Cattle and farmer on a bike

Dutch policy on Access and Benefit-Sharing

The Dutch Government adopted the policy document Sources of Existence, which serves as a guideline for its programmes and activities in the field of genetic resources, in 2002.

This document contains chapters on government objectives, framework agreements on biodiversity conservation, sustainable use and international cooperation. You can access a full version of the policy document and the executive summary by clicking on the links given below.

The document states that the government does not deem it necessary to exercise its national sovereignty regarding access and use of genetic resources occurring in the Netherlands in national legislation (see section 3.2). The government also favours a facilitated access policy, as open as possible, for exchange of genetic resources between countries, based on prior informed consent and in full recognition of the interests of various stakeholders (see section 3.1). It does not require users of genetic resources under its sovereignty to obtain PIC from the government. However, other legislation, such as species or habitat protection, may apply and access may not be free of obligations.

A national law to implement EU Regulation 511/2014 in the Netherlands has come into force on 23 April 2016. The explanatory memorandum accompanying the law states that no specific rules governing access to genetic resources occurring in situ in the Netherlands will apply.

Collections of plant genetic resources for food and agriculture

The Dutch government and the Centre for Genetic Resources in the Netherlands (CGN) have entered into an agreement allowing all collections maintained in CGN under the sovereignty of the Netherlands to be made available to users under the terms and conditions of the standard material transfer agreement (SMTA) of the International Treaty on Plant Genetic Resources for Food and Agriculture (ITPGRFA), regardless of whether or not the genetic resources in question are listed in Annex I of the ITPGRFA. The Netherlands has also placed collections in the multilateral system (MLS) of the Treaty (see Implementation of the ITPGRFA below).

Furthermore, the Dutch government encourages private collection holders to make their collections available to third parties in accordance with the provisions of the Convention on Biological Diversity. Major public collection holders include the Westerdijk Fungal Biodiversity Institute and the various botanical gardens in the Netherlands. Whereas the Fungal Biodiversity Centre makes use of its own MTA, most botanical gardens follow the IPEN Code of Conduct and the associated MTA. Both MTA's only cover use for non-commercial purposes.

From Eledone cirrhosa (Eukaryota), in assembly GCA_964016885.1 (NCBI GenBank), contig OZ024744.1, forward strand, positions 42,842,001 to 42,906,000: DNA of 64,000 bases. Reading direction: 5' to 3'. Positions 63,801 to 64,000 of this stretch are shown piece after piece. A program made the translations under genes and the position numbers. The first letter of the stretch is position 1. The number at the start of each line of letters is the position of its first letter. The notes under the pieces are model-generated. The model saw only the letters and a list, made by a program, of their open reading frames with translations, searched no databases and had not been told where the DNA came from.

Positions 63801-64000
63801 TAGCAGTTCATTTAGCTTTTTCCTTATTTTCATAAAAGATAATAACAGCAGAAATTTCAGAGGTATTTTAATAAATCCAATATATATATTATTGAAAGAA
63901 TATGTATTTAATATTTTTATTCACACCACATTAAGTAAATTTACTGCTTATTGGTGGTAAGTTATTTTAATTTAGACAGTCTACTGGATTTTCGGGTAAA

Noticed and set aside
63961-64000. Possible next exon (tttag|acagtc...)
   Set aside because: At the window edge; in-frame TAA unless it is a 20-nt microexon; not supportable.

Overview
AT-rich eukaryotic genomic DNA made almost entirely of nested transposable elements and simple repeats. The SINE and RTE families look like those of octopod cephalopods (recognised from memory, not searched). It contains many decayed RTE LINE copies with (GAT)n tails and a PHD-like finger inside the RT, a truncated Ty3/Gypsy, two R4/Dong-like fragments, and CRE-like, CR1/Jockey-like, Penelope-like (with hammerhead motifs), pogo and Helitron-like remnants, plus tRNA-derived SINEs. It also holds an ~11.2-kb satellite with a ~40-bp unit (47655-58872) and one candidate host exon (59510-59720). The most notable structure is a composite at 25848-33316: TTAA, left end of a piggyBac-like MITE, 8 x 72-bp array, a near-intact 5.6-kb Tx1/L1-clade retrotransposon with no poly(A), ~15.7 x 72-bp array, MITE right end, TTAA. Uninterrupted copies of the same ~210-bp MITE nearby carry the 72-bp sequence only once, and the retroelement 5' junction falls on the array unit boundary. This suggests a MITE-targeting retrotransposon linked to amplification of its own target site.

Implementation of the ITPGRFA

In order to implement its policy of facilitated access, the Netherlands has reported to the Secretariat of the ITPGRFA that the crop collections containing genetic resources listed in Annex I of the ITPGRFA maintained by the CGN in Wageningen, the Solanaceous crop collection of Radboud University Nijmegen, and the apple collections of the North-Holland Pomological Society and the Northern Pomological Society have been placed into the MLS and thus form the Dutch contribution to this system.

Svalbard repository

The collections of the CGN, encompassing almost 23,000 accessions of 30 different crops, have been safety duplicated in other European gene banks as well as in the global repository in Svalbard, Norway, to ensure the long-time conservation of the genetic diversity of these crops.

AEGIS

The Dutch Government has signed a Memorandum of Understanding for the establishment of A European Genebank Integrated System (AEGIS) which stipulates the use of the terms and conditions of the SMTA of the ITPGRFA for the exchange of non-Annex I crops under AEGIS. In this context, the Dutch Ministry of Economic Affairs has agreed with CGN that the CGN collections of genetic resources not listed in Annex I of the International Treaty shall be distributed in accordance with the terms and conditions of the SMTA of the International Treaty.

FAO

The Netherlands has also reported on its ABS policy in the relevant national reports for the FAO State of the Worlds' Plant, Animal and Forest Genetic Resources. These reports are available on this page under ‘National reports’. The FAO State of the World reports on genetic resources can be found on the page Downloads and links.